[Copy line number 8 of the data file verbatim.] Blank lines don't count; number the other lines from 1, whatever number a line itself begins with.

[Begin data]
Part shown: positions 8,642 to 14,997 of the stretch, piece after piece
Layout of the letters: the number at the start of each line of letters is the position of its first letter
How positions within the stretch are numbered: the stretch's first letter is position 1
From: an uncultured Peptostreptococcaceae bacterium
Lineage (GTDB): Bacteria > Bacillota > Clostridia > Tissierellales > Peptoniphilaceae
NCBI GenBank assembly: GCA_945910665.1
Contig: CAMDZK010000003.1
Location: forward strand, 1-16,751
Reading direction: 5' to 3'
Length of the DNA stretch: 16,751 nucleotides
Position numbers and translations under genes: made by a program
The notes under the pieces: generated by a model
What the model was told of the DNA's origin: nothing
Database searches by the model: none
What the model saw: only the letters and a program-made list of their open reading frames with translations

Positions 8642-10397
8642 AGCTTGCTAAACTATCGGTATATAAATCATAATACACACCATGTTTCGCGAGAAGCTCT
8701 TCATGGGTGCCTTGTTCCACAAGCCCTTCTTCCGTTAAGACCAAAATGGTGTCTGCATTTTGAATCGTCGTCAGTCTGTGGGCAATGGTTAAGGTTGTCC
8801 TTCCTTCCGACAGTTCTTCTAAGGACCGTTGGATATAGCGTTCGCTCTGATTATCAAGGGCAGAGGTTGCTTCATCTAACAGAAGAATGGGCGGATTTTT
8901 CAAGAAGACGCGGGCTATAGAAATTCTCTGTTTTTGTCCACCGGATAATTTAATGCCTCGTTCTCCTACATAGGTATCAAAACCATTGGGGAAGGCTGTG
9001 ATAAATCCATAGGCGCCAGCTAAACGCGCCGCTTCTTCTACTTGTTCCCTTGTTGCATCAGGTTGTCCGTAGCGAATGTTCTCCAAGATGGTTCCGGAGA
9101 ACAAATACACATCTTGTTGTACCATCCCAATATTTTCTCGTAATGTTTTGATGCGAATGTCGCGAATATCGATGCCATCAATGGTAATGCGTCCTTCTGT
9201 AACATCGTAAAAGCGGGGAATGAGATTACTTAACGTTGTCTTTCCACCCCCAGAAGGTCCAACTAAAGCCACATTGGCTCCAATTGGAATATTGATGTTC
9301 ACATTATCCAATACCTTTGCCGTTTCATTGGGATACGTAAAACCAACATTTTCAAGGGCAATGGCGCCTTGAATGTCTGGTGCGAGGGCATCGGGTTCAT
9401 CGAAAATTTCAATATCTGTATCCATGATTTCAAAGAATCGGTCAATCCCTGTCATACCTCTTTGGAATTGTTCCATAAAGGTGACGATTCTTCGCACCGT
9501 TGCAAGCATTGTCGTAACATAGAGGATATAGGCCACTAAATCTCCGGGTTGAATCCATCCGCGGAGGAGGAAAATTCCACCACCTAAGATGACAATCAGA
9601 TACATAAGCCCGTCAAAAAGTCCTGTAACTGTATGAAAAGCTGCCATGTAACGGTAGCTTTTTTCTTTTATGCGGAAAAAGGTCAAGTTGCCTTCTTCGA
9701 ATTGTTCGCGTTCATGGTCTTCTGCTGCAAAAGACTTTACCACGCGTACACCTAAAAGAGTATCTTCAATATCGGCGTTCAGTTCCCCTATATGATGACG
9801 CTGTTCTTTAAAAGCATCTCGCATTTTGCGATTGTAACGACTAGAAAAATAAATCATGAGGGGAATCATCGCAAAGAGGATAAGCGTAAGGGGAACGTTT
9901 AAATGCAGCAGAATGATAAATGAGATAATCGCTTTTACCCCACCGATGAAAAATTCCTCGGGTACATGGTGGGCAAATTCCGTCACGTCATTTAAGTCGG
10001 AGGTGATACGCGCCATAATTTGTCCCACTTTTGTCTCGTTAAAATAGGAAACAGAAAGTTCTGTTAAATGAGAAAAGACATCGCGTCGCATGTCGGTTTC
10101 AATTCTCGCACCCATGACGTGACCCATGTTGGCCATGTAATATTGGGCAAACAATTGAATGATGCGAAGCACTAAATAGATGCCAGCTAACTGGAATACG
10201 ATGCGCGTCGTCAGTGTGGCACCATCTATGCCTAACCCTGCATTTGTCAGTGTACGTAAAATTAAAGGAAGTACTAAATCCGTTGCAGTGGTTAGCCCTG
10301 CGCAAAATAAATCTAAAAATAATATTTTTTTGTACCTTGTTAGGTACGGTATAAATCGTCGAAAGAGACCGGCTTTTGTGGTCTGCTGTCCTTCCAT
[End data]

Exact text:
Location: forward strand, 1-16,751